We have a challenge in front of us; I don’t expect that suddenly we will see sculptures and murals and other forms of public art appearing around every corner. I do hope, however, that as we continue to build out our environment with massive concrete boxes, we might give more than a nod to how the region is going to look in five or ten years. Will we continue to be Data Center Alley, or can we hope for something along the lines of a High Tech Gateway enriched by artwork of a scale to capture our imaginations and the explosive power of the internet? Let’s hope so.


Photos from two of Reno artist Erik Burke’s murals in Reno, NV. View more of his largescale work on his website https://eriktburke.com/

Holiday Traditions

My earliest memory of an actual Christmas tradition in our family was that of the annual Christmas Tree Hunt. There may have been years where we purchased a tree from one of the many vendors around town—we would likely have bought ours from the guys set up on the church parking lot— but buying a tree was rare for us.

The hillsides and mountains around Reno where I grew up were covered with any number of trees. The Sierra Nevada mountains had pine trees, though little in the way of the traditional conical-shaped Douglas fir or noble fir. Those showed up in the parking lots around town, shipped down from Oregon. The ponderosa pines and sugar pines in the Sierra were a scraggly lot in their smaller sizes, though beautiful and stately once they were grown. But a five to six foot ponderosa pine had few branches from which to hang ornaments. 

Our Christmas tree hunt generally focused on the smaller hills to the south of town, an easy hour-long trip to the hills outside Virginia City. There we could find the tree my Dad favored: Nevada’s pinion pine. The pinion pine is a squat, rather bushy style of tree. Very aromatic, quite a bit of pitch which would often be hard to clean off your hands, and lots of pine cones.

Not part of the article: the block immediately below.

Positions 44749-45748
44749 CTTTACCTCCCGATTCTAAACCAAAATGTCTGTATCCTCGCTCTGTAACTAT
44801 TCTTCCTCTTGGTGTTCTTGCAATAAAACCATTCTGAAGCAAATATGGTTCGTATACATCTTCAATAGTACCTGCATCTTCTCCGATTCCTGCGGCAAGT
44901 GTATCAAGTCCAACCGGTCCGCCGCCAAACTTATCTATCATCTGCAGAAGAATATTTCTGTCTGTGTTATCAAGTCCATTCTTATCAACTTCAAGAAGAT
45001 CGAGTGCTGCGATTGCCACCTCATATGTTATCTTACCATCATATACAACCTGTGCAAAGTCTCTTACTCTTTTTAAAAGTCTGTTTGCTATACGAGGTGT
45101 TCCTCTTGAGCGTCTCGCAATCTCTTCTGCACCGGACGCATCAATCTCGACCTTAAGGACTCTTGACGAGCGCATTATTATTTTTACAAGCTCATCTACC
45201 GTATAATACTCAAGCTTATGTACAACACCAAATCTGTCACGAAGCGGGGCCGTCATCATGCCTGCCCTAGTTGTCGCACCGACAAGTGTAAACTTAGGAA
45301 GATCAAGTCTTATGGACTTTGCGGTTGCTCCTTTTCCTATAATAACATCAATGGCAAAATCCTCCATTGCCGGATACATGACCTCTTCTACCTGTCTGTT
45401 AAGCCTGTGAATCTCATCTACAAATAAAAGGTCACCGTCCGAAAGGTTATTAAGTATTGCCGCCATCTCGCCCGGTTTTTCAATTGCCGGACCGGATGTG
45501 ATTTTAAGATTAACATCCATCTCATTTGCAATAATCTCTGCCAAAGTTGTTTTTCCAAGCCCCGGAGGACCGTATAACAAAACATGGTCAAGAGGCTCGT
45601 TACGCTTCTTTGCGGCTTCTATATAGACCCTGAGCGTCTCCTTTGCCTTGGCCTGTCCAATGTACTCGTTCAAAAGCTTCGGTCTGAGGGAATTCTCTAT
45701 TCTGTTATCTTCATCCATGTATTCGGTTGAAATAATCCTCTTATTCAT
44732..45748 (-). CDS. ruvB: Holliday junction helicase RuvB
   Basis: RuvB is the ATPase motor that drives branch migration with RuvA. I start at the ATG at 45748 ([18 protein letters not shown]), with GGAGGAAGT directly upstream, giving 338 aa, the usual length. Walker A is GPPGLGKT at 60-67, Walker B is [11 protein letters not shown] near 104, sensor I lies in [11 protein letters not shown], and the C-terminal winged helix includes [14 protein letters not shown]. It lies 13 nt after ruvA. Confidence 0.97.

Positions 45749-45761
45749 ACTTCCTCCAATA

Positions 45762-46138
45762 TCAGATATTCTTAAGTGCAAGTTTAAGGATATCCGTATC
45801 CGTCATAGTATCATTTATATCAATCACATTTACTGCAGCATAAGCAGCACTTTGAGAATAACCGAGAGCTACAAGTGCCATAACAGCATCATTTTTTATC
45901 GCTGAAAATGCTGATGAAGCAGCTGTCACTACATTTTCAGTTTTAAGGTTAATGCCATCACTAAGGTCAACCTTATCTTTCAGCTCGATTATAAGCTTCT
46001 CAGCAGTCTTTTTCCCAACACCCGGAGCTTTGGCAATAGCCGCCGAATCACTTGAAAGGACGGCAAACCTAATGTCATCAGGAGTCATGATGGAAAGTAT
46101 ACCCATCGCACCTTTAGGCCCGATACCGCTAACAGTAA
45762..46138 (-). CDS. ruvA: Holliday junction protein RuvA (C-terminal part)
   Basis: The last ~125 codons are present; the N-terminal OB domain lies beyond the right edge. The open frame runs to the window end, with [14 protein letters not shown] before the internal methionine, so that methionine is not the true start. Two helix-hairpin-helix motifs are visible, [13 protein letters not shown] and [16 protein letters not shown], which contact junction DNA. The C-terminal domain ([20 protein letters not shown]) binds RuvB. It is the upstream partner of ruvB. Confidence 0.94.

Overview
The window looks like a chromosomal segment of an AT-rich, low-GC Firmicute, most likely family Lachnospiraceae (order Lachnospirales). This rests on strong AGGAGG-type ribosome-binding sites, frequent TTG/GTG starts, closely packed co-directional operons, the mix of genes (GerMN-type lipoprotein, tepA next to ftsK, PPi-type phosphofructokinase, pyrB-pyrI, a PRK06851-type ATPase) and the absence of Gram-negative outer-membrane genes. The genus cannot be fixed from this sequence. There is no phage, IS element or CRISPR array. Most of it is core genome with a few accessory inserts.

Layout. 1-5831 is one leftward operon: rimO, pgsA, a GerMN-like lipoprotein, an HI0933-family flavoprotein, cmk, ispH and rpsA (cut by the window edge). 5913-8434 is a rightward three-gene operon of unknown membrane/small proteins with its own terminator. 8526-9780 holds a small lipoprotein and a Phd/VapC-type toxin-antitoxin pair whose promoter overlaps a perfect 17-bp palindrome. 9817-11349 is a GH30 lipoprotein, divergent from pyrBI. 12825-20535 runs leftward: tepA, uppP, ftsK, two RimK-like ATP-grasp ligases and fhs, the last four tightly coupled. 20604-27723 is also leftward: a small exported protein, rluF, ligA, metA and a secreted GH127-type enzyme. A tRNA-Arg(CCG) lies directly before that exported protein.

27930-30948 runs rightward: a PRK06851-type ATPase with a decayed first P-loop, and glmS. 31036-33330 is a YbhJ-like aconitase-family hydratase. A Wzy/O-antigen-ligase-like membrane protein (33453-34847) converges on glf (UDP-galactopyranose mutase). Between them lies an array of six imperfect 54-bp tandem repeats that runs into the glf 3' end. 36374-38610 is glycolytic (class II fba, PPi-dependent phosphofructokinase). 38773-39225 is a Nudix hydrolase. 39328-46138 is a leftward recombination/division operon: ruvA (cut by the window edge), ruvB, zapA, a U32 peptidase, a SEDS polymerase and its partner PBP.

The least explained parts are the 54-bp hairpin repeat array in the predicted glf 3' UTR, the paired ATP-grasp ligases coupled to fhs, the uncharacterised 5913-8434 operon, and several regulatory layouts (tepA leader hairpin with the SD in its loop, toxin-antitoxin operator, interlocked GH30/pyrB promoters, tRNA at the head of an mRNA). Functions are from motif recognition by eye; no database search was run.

But because most of the trees we found ran towards the beachball shape, it would take a lot of trekking the hills until we found one that was suitable. Never mind if there were bare spots, those could be filled in later with strategically placed branches, cut and reattached with a bit of wire. 

When I married, one of the holiday traditions I wanted to continue with my family was that of the Christmas Tree Hunt. My wife was onboard, and my son enjoyed the trips out to Ticonderoga Farm in Chantilly, especially the year it snowed. Most years the weather was warm and the hunt for a beautiful scotch pine didn’t take long. Acres of trees grown in well-tended rows took some of the “adventure of the hunt” out of the experience, but sipping hot chocolate around the fire pit while we waited for the tree to be bagged with netting more than made up for lost adventure.

Years later I finally broke down and we purchased a prelit artificial tree. We spray it with some winter scent (this year it is “Snowy Night”) hoping to enjoy some of that fresh-cut smell. Not the same, but it’s nice. I saw cars and trucks on the road coming back from Middleburg over the weekend, each one with a nice plump tree strapped to their roof. We just bought a new, prelit tree last year when we downsized to a townhouse. So we won’t be taking part in the Annual Tree Hunt any time soon. And truthfully, I think my days of wandering around the hills looking for that perfect tree are over.

I did plant a small spruce in the yard last year. Who knows but in a few years, it might be large enough to string a few outdoor lights on. But I’m not giving up my Balsam Hill tree. After all, it’s prelit.